Also, avoid using plastic pots because there is little scope of aeration apart from the holes made at the bottom. Use a terracotta pot instead, it works the best because it not only keeps the soil mix adequately cool during hot weather conditions but also absorbs some excess water from the soil.

If at all, you are using a plastic pot, make many holes at the bottom of the pot, so that excess water can drain from the bottom.

5. Growing Moringa from Seeds

Take a seed and dip it in water for 4-5 hours.

Now, wrap it in moist tissue paper and keep it in a zip-lock pouch for 2-3 days until the seed germinates. Once, you see the seed sprouting, plant it around 2 inches deep into the container with the soil mix. Keep the soil moist, but not entirely wet.

Place the container in a shaded area that receives bright indirect sunlight until the plant becomes approximately 1-foot-tall (it can take 6-8 weeks). Once, the plant attains a height of 1 foot, transplant it in a larger pot without disturbing the root system. Now you can keep the plant in full sun.

You can buy Moringa seeds online here.

6. Growing Moringa in Containers from Stem Cuttings

Take at least 6 feet cutting from a Moringa tree. Dig a hole and put the cutting 1-meter-deep into the soil. It means that your container has to be large enough to accommodate the large cutting. In a few days, you will notice new leaves sprouting and the new plant will establish roots in the container.

7. Moringa Plant Care Tips

Winter Care (Overwintering)

When the temperature falls below 15 degrees Celsius, shift the plant to a covered area, preferably inside. Since Moringa can’t tolerate frost for too long, they go dormant in winters and new shoots develop in Spring.

Move your container to an area in the house that stays relatively warmer than the rest of the house. You can also use heat lamps to maintain warmth around the plant.

Fertilizer application

Drumstick tree doesn’t need fertilizers regularly. Occasionally application of organic manure, compost, and fertilizers would help in furthering the growth of the plant. Compost made out of kitchen waste is an excellent choice for Moringa’s growth.


Pruning is essential for enabling new growth in your plant. It becomes all the more important when the Moringa is planted in a container/pot. Regular pruning and nipping off the top stem aid in making the Moringa bushier, denser, and leads to a greater number of lateral branches.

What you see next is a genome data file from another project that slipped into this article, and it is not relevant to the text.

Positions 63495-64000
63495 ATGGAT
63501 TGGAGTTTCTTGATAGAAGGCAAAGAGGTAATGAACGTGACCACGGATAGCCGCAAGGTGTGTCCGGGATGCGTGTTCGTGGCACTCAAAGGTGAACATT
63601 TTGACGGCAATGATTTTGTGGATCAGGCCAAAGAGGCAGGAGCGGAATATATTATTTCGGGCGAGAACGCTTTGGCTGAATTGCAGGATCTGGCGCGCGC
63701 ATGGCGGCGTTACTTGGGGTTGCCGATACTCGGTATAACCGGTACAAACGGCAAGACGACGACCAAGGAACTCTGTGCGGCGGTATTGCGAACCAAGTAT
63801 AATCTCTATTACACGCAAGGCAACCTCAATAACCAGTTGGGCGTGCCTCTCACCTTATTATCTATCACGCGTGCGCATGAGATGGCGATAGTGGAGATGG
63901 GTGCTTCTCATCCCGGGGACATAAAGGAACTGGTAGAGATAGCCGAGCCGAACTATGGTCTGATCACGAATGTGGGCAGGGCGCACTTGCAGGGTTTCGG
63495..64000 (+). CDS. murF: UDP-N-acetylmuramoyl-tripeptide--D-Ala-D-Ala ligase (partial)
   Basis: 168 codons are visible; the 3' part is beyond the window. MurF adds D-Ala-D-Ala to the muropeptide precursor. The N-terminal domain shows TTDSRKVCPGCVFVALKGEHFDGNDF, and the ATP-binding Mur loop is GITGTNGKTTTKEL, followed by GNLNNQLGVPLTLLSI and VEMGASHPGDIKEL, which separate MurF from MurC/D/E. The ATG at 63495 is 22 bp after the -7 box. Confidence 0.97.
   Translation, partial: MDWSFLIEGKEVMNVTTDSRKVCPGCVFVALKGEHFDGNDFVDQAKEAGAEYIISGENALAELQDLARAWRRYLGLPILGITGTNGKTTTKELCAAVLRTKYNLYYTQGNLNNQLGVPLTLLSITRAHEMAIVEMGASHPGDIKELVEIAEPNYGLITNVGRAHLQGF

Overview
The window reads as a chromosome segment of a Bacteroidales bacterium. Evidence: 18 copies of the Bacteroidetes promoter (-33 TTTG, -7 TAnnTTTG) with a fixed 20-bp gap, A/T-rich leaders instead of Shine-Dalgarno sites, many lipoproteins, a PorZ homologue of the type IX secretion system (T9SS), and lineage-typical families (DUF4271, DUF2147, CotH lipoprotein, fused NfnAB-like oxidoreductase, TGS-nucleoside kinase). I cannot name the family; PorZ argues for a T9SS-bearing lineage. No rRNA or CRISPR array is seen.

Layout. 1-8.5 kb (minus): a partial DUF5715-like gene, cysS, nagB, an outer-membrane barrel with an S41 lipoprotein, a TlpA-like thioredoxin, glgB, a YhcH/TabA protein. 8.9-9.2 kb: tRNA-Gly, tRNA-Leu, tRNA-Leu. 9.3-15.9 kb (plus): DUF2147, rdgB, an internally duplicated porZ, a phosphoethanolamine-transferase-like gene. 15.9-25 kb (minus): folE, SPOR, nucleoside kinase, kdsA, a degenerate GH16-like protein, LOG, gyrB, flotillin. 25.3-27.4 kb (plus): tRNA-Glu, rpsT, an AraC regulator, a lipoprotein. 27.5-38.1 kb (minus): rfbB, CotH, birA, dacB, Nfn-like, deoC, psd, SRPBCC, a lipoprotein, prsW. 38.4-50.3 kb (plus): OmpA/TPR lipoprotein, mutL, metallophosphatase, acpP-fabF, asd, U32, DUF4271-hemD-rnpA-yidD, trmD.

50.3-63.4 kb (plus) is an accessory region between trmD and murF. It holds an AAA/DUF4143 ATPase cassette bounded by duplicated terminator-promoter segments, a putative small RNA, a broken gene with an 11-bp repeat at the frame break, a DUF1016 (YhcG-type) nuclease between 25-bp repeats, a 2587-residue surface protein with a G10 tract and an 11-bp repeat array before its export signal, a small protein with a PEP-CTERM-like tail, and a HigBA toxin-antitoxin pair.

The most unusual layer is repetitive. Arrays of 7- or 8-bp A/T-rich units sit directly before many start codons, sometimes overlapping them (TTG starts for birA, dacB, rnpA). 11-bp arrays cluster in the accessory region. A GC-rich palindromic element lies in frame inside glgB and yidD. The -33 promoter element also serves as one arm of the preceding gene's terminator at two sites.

New shoots and branches will grow from the pruned branches as pruning stimulates new growth. If your Drumstick tree is becoming leggy, and you wish to see a large number of branches on the tree, then don’t forget to prune it.

The ideal time to prune is just before the beginning of the Spring season. While you prune those branches, don’t just throw them away, you can always make Moringa leaf powder by drying the leaves in sun for a couple of days. Store the powder in an air-tight jar.

Pests and Insects

Keep your Moringa free of pests and other attacks. During the flowering season, Moringa is prone to trouble from caterpillars. So, to avoid insect and pest attacks, you can spray Neem Oil on your leaves from time to time.

If you are looking to buy Neem Oil online, here’s a link. If you face an issue of slugs and snails in your soil, then it may be a case of overwatering as these creatures survive in moist conditions. If you want to get rid of slugs and snails, then sprinkle some crumbled eggshells on the soil, it will kill them all.


According to various scientific researches conducted worldwide, Moringa can support in dealing with malnutrition, as it offers various micronutrients which are present in its leaves, pods, and seeds. A few studies also claim that Moringa has anti-cancer properties.

You can find plenty of research papers online explaining how Moringa has myriad benefits of including it in the regular diet. From powder to herbal tea to juice to drumsticks, Moringa can be easily incorporated into the day-to-day diet.

Now that you've read about growing Moringa in containers in your balconies and indoors, what are you waiting for? Go and grow your Moringa!